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Rice v. Allergan USA, Inc.

United States District Court, N.D. Alabama, Southern Division

April 4, 2018

ROSALIE RICE, Plaintiff,
v.
ALLERGAN USA, INC., Defendant.

          SUBSTITUTED MEMORANDUM OPINION [1]

          MADELINE HUGHES HAIKALA UNITED STATES DISTRICT JUDGE

         This matter is before the Court on defendant Allergan USA's motion to dismiss. (Doc. 23). Allergan argues that federal law preempts plaintiff Rosalie Rice's state law claims and that Ms. Rice has not stated a plausible claim for relief pursuant to Federal Rule of Civil Procedure 12(b)(6). (Doc. 24). Ms. Rice concedes that she has not adequately pleaded some of her claims, and she has indicated that she is willing to dismiss those claims without prejudice. This opinion addresses Allergan's preemption defense with respect to the balance of Ms. Rice's claims.

         STANDARD OF REVIEW

         Rule 12(b)(6) enables a defendant to move to dismiss a complaint for “failure to state a claim upon which relief can be granted.” Fed.R.Civ.P. 12(b)(6). Pursuant to Rule 8(a)(2), a complaint must contain, “a short and plain statement of the claim showing that the pleader is entitled to relief.” Fed.R.Civ.P. 8(a)(2). “Generally, to survive a [Rule 12(b)(6)] motion to dismiss and meet the requirement of Fed. R. Civ. P. 8(a)(2), a complaint need not contain ‘detailed factual allegations, ' but rather ‘only enough facts to state a claim to relief that is plausible on its face.'” Maledy v. City of Enterprise, 2012 WL 1028176, at *1 (M.D. Ala. Mar. 26, 2012) (quoting Bell Atl. Corp. v. Twombly, 550 U.S. 544, 555, 570 (2007)). “Specific facts are not necessary; the statement need only ‘give the defendant fair notice of what the . . . claim is and the grounds upon which it rests.'” Erickson v. Pardus, 551 U.S. 89, 93 (2007) (quoting Twombly, 550 U.S. At 555).

         A plaintiff does not have to “negate an affirmative defense in [her] complaint.” La Grasta v. First Union Securities, Inc., 358 F.3d 840, 845 (11th Cir. 2004) (internal quotation marks and citation omitted). A court may dismiss a claim on the basis of an affirmative defense when the plaintiff's “allegations, on their face, show that an affirmative defense bars recovery on the claim.” Cottone v. Jones, 326 F.3d 1352, 1357 (11th Cir. 2003). The Court must “accept[] the allegations in the complaint as true and constru[e] them in the light most favorable to the plaintiff.” Miljkovic v. Shafritz & Dinkin, P.A., 791 F.3d 1291, 1297 (11th Cir. 2015) (quoting Hill v. White, 321 F.3d 1334, 1335 (11th Cir. 2003)) (per curiam) (internal marks omitted). The Court presents Ms. Rice's allegations accordingly.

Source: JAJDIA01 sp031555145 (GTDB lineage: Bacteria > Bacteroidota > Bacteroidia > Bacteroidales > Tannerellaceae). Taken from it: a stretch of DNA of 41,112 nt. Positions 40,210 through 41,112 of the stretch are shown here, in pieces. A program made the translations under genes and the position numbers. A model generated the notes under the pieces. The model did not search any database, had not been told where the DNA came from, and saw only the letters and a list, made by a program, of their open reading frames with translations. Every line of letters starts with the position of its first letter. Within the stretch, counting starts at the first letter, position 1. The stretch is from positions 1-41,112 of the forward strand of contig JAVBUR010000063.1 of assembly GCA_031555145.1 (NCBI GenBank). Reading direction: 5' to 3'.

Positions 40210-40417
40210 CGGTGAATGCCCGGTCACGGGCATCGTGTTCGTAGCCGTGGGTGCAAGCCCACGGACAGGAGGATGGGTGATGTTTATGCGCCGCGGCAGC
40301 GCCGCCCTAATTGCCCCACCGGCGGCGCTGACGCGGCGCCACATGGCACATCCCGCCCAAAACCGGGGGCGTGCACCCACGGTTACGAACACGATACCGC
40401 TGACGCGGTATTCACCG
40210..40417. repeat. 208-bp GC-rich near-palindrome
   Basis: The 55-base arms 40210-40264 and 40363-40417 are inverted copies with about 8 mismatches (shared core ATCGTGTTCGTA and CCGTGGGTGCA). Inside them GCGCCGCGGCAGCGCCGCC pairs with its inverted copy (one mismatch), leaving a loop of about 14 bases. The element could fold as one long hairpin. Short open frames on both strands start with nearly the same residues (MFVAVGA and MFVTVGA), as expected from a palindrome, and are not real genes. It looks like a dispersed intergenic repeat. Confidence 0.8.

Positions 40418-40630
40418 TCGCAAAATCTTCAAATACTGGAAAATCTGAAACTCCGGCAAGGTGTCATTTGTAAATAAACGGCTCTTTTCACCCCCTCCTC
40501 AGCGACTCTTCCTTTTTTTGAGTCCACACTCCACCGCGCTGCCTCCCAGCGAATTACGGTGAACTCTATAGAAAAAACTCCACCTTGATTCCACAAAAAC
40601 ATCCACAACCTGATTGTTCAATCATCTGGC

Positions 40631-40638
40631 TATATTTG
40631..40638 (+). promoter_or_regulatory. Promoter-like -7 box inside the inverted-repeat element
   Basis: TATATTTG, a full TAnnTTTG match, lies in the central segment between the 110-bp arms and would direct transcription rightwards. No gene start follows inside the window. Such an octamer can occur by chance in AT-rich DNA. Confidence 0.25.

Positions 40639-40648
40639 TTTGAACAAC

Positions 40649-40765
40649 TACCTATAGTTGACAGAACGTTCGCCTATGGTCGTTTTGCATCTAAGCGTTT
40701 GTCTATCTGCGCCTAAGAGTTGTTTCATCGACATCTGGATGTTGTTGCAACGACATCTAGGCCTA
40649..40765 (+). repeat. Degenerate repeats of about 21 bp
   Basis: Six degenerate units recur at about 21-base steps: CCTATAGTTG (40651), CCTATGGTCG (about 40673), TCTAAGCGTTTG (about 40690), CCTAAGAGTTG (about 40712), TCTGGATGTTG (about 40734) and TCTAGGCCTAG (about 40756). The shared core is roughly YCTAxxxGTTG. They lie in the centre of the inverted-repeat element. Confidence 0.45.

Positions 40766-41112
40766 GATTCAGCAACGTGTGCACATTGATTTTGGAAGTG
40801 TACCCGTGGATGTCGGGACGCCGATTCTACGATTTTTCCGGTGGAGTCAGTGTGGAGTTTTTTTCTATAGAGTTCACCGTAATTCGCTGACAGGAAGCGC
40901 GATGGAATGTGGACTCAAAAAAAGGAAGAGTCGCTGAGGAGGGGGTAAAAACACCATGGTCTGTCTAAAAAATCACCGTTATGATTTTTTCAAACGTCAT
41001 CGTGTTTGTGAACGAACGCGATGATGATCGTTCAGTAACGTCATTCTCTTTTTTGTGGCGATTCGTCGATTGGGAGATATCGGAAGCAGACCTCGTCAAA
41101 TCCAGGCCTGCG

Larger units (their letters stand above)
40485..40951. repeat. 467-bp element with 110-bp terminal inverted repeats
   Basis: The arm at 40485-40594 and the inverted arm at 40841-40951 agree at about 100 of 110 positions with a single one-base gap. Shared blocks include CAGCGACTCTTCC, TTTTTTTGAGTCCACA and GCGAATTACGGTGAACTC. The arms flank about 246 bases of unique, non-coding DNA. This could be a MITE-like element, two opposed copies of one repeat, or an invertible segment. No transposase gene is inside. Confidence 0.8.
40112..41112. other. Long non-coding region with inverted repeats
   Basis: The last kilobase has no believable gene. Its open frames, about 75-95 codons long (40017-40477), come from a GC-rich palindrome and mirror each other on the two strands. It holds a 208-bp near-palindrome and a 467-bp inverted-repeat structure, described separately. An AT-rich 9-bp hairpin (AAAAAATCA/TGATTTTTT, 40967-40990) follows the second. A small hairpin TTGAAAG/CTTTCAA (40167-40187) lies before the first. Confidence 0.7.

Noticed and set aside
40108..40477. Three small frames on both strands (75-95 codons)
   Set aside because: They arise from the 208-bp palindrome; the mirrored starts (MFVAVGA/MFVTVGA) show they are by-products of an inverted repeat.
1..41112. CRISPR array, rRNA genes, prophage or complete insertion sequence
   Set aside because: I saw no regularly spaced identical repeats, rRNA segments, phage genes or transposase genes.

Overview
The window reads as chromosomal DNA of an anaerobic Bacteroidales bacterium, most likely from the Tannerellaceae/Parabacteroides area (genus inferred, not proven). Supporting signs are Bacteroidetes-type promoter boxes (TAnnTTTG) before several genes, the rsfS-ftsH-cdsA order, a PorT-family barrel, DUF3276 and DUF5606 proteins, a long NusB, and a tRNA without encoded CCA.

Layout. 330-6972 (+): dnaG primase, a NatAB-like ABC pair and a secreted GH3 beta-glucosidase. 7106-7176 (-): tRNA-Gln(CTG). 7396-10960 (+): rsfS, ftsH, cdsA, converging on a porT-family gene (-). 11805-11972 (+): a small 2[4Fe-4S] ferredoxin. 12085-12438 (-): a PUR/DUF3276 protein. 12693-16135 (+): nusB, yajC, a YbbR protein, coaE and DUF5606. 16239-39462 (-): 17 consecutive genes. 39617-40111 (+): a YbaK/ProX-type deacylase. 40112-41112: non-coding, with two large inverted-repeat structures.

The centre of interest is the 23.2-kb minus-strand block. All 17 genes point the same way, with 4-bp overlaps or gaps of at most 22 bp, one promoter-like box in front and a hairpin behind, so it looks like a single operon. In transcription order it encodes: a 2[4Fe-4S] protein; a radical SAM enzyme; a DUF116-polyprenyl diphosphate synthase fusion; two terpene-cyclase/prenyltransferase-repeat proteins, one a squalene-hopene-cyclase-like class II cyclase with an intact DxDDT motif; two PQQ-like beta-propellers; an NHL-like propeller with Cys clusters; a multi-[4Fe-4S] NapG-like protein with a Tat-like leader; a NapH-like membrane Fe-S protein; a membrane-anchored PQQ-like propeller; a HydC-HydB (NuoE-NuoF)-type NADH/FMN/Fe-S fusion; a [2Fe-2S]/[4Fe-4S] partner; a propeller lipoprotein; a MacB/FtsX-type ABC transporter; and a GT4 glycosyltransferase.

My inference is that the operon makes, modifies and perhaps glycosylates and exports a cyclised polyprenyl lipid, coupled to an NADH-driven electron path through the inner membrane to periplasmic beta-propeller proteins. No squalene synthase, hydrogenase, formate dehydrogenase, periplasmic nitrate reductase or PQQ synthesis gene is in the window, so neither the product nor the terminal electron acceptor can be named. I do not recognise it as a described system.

BACKGROUND

         Allergan manufactures and distributes the LAP-BAND, a surgically implanted medical device designed to help patients lose weight. (Doc. 18, ¶¶ 19- 25, 45). The LAP-BAND is placed around the outside of the stomach to “create a small ‘pouch' in the upper part of the stomach to control the speed by which food passes to the lower part of the stomach . . .” (Doc. 18, ¶ 19). Allergan's initial efforts to obtain FDA approval for the product were not successful. (Doc. 18, ¶ 21). The FDA gave premarket approval or PMA for the LAP-BAND in 2001. (Doc. 18, ¶ 22). Premarket approval reflects a great deal of investigation by the FDA and indicates that the FDA has found that there is “reasonable assurance” that the medical device is safe and effective when used under the conditions included in the device's label. The PMA also indicates that the FDA has concluded that the manufacturer's proposed labelling for the device “is neither false nor misleading.” (Doc. 18, ¶ 9).

         When the FDA granted PMA for the LAP-BAND, Allergan's label for the product indicated a 1% risk of erosion. (Doc. 18, ¶ 31). Erosion appears to occur when the LAP-BAND slips and erodes into the stomach. (Doc. 18, ¶¶ 32, 36).[2]Erosion can require reoperation and removal of the LAP-BAND. (Doc. 18, ¶ 32).

         After manufacturers like Allergan receive premarket approval, they must meet various reporting requirements. For example, they must report to the FDA adverse events associated with their product. (Doc. 18, ¶ 14). As a condition of PMA, Allergan agreed to conduct a post-approval clinical study to collect data on the long-term safety and effectiveness of the LAP-BAND. The clinical study had to include patient follow-up for five years post-implantation. (Doc. 18, ¶ 24). PMA also was conditioned on Allergan's compliance with general and device-specific requirements. (Doc. 18, ¶ 25). “Failure to comply with the conditions of approval invalidates [the PMA]. Commercial distribution of a device that is not in compliance with these conditions is a violation of the act.” (Doc. 18, ¶ 25).